The Republican majority in the legislature wants voters to reshape the state constitution in ways that would stamp GOP philosophies on elections, spending and governance.
The legislature is debating six potential constitutional changes this week that may be on the ballot in November. Issues range from protecting the right to hunt and fish to removing the governor’s ability to appoint judges to vacant seats.
Some of the amendments have a conservative bent:
▪ One would require voters to show photo ID when they vote in person. Voter ID has been a centerpiece of GOP election laws, and it’s one of the voting requirements that a panel of federal judges threw out two years ago.
▪ Another amendment protecting the right to hunt and fish has backing from the National Rifle Association and is based on NRA-suggested wording. It won final legislative approval Monday and will appear on the ballot this fall.
▪ An amendment defining crime victims’ rights won final legislative approval Tuesday, qualifying the proposal for a vote of the public. It would give victims the right to receive notice of court proceedings, the right to be present at any proceeding and to be heard at some stages of the legal process, and to “reasonably confer” with the prosecutor in the case.
Democrats suspect Republicans are manufacturing issues that boost GOP turnout this fall for a midterm election in which Democrats are expected to make gains.
“These are bad-faith attempts to drive up conservative turnout at the polls,” Sen. Jeff Jackson, a Charlotte Democrat said at a news conference Monday.
House Speaker Tim Moore said he expects the proposed changes that make it to voters’ ballots will have wide support.
“I hope they appeal to most North Carolinians,” he said. “The threshold to pass a constitutional amendment is so high and so challenging that it is something that has to get overwhelming support.”
Proposed amendments need three-fifths of House members and state senators to get onto a ballot; that’s 72 votes in the 120-member House and 30 votes in the 50-member Senate. Once on the ballot, successful amendments need a majority to vote for them.
The governor cannot veto proposed changes to the constitution.
“You never know what will affect turnout in any way,” Moore, a Cleveland County Republican, said. “Anything we can do for all voters to go vote I think is always a good thing.”
Two proposed amendments deal with elections: how they’re conducted and who decides local disputes.
A proposal debated for the first time Monday would remove the governor’s power to appoint members of the State Board of Elections and Ethics Enforcement.
The new elections board would have eight members; four Democrats and four Republicans nominated by the House speaker and Senate leader.
Gov. Roy Cooper, a Democrat, and legislative Republicans have been fighting over the elections board for more than a year. As it stands now, Cooper appoints all nine members from lists of nominees.
Rep. David Lewis, a Harnett County Republican, said the board would be “insulated from political interference in its day-to-day affairs as the governor has recently attempted to do.” In February, Cooper told the elections board staff not to take any “substantive action” when the court was deciding the board’s future.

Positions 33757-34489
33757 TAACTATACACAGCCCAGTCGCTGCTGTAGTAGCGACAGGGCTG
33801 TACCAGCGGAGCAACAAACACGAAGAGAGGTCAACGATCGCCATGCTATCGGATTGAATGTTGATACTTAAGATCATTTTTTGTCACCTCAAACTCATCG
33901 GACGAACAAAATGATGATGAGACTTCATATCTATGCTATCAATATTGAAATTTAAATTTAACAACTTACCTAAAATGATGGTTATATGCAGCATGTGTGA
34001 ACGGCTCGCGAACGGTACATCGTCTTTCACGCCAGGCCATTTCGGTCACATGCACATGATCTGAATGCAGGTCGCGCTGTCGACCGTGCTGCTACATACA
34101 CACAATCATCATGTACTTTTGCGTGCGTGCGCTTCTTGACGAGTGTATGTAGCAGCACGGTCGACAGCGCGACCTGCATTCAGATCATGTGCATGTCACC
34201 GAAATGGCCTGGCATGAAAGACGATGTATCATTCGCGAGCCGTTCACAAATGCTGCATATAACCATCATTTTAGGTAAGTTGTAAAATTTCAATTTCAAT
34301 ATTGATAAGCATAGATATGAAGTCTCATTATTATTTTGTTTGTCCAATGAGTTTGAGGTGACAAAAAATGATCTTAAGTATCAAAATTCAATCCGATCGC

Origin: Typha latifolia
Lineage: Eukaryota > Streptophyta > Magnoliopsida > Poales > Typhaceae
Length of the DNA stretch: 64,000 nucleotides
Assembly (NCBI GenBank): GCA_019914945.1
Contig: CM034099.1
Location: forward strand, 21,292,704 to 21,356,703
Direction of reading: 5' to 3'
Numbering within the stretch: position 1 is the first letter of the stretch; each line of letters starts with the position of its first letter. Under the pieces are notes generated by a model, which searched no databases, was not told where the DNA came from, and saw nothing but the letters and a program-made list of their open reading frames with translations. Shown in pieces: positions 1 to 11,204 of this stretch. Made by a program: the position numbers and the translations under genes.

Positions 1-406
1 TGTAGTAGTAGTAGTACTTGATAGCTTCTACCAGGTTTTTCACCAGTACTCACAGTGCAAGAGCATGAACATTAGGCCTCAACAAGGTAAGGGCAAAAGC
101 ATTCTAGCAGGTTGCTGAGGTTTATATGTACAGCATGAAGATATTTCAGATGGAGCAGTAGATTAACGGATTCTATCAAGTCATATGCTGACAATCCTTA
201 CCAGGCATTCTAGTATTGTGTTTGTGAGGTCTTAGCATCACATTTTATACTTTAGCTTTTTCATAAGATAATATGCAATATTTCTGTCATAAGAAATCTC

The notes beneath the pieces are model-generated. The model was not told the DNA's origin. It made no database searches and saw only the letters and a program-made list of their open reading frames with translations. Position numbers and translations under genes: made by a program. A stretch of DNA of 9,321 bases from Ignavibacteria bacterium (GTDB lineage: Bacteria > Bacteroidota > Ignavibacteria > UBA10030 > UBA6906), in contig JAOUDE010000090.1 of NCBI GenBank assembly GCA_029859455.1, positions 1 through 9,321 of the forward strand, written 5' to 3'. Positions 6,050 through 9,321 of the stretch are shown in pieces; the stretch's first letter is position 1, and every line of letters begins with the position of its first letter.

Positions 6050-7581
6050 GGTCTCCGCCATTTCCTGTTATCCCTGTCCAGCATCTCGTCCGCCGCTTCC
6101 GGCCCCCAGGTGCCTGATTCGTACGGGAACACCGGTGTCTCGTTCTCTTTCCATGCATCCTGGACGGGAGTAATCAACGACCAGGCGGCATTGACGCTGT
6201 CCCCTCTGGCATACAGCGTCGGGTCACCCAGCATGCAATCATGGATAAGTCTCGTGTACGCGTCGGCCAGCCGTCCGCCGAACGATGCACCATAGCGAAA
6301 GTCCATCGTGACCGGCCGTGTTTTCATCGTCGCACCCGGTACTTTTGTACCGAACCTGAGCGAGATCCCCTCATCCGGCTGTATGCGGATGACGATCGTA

The amendment also says that the legislature controls appointments to boards and commissions whose members the governor appoints — the Utilities Commission, for example.
Lewis said the legislature has always had this power, and it has delegated the authority to governors.
‘We’re just trying to make sure it’s clear we have the right to delegate that authority,” he said.
In a memo, a Cooper spokesman called the amendment a “breathtaking power grab” that the ballot question would not fully explain to voters.
The elections changes are about limiting voters’ rights, said Sen. Gladys Robinson, a Guilford County Democrat.
“It’s an effort to suppress the vote,” she said.
Presenting the idea to a House committee, Lewis said the change would make clear the elections board is balanced.
Senate Democratic Leader Dan Blue said Republicans are trying to tip the constitutional balance of power in the legislature’s favor.
“Republicans are serving their own interests, not the people’s interest,” he said.
“It’s trying to take all of the power from the people, that the people have given to their government, and arrogate it to the legislative branch of government. I don’t care if there are Democrats in the majority or Republicans in the majority, that cuts very strongly against the basic structure and the core of the government in this state.”
The proposed constitutional amendments
▪ Require voters to present photo ID.
▪ Set a 5.5 percent ceiling on the state income tax. The personal income tax rate is now 5.499 percent.
▪ Have legislators decide who should fill judicial vacancies, rather than the governor.
▪ Protect hunting and fishing, and make hunting and fishing “a preferred means of managing and controlling wildlife.”
▪ Have the legislature choose eight members to make up the Bipartisan State Board of Ethics and Elections Enforcement, with nominees coming from each party.
▪ Add rights in the legal system to victims of felony crimes.